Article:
I laid it all out for Carver: The weird events that had plagued me since the fish in the sky had first appeared, the abduction of Gail Millik, the conflicting information I had received from Mr. Bob and the League, the truth about what was happening to the God of Toast, and my conclusions that he, Carver, was my only remaining lead. The only things I left out were Roger Binks and Barbara, having decided that those matters were my own business and didn’t concern Carver directly.
Through my entire speech, Carver remained mute and undemonstrative. When I stopped talking, he continued to regard me stonily. Finally, he spoke. “There are things you’re not telling me. Why?”
“They’re personal,” I said sullenly.
Carver leaned forward to regard me carefully. Then he leaned back again and puffed his pipe. “Let me see if I’ve got this straight,” he said. “You’re going up against both the League and Mr. Bob in pursuit of your goal, that goal being to eradicate the fish in the sky, thereby, you believe, saving the God of Toast from annihilation. Correct?”
“And when your investigation led you to me,” Carver continued, “you unflinchingly went after me, even knowing full well that I’m a Tier 3 member of the League of Heroes?”
“I thought you were Tier 4,” I said.
“I was reclassified.”
“Oh.” I myself was Tier 5. That Carver was two tiers above me made me feel a little better about my failure to nab him.
“In any case,” said Carver, “have I painted a fair picture of the situation?”
“And even in light of your current situation, you continue to defy me?”
“Anything I haven’t told you isn’t your business,” I said, gritting my teeth a little.
“In that case,” said Carver, “I only have one more question for you.” He paused, seemingly waiting for me. I raised my eyebrows as an invitation to continue.
Carver leaned forward to stare at me intently. “What loss is incurred when the music listens to a prawn?” he asked.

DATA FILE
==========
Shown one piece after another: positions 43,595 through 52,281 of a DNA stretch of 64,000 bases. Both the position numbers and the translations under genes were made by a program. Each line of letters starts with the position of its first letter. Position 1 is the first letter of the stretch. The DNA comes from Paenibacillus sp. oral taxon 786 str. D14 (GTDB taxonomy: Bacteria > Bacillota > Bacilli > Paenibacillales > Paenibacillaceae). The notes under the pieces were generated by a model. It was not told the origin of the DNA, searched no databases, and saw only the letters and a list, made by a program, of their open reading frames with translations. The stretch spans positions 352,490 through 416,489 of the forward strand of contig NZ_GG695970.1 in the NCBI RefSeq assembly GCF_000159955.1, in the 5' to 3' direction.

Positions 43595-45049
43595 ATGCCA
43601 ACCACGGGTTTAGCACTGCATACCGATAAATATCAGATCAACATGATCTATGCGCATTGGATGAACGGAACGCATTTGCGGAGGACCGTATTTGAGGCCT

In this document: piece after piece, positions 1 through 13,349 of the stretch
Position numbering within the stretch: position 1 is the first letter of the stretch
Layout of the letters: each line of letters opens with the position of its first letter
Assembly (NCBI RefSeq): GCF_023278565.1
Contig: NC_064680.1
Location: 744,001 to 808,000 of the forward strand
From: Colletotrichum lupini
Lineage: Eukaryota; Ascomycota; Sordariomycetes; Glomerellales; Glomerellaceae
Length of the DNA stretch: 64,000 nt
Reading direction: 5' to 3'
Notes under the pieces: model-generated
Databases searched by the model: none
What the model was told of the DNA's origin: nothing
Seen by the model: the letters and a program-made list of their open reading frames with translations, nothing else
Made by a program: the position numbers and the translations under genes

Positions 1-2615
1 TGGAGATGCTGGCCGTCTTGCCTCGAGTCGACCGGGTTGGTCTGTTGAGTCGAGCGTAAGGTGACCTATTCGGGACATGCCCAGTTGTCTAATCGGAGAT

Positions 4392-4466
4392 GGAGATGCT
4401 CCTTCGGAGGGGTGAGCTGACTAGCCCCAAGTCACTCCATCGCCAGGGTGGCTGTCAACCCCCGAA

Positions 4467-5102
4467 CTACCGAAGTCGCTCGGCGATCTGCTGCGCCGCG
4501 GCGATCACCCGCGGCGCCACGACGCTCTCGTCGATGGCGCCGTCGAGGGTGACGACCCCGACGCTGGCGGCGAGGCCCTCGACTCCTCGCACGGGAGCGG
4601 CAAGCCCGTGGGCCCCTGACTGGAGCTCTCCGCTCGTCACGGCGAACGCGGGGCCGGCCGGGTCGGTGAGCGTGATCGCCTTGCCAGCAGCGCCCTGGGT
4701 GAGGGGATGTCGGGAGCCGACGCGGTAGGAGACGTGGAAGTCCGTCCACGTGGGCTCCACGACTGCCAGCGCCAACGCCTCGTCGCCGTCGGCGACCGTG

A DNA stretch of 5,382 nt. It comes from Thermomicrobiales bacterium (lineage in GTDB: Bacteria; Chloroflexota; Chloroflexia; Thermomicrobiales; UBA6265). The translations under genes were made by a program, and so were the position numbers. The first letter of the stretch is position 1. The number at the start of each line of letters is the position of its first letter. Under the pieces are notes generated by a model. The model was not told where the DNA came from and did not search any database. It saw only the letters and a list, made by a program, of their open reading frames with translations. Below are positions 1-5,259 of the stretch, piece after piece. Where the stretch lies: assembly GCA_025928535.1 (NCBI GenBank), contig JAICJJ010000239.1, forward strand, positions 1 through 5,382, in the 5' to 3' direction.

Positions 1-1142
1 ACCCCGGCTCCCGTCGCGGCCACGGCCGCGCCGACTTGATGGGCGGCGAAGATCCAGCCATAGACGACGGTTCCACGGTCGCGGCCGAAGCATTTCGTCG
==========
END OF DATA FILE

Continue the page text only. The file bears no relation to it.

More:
I blinked. So it was to be this again. I suddenly felt tired all over. But there seemed to be only one option, and that was to play along. I cleared my throat. “In the void of space, the prawn cannot be heard,” I said. “Not even by the music.”
“Space? Who said anything about space?” said Carver. “I’m talking about the fundamental truths to be found here, on Earth, in soups and sandwiches.”
“Roast beef is the culinary equivalent to a beard trimmer,” I said.
“And what answers would you look for in a beard trimmer sandwich?” Carver demanded.
“There’s a sock in the air between us, undulating softly,” I replied.
“I wish you would quit changing the subject,” said Carver. “We were talking about the elemental properties of my closeted bazooka shredder.”
“Leaving that aside for the moment, what do you intend to do about the undulating sock?” I asked.
Carver shrugged. “Do? What can I do? There’s kibble in the rhododendron.”
“The universe can be discovered in a jar of owl pellets,” I said. I was actually beginning to enjoy myself.
“Which brings us to the subject of robots,” said Carver, leading back in his chair with an air of satisfaction. “What will you do when the tenacious, gibbering robots come to you, demanding toast?”
Mentioning toast was a cheap shot in my book. I looked Carver dead in the eye and said, “Even my toast has toast.”
Carver nodded gravely. “A fair point,” he said. “And, I think, sufficient to my purposes.” He stood up, producing a small, lethal-looking dagger from somewhere. The blade glinted in the harsh light as he approached me.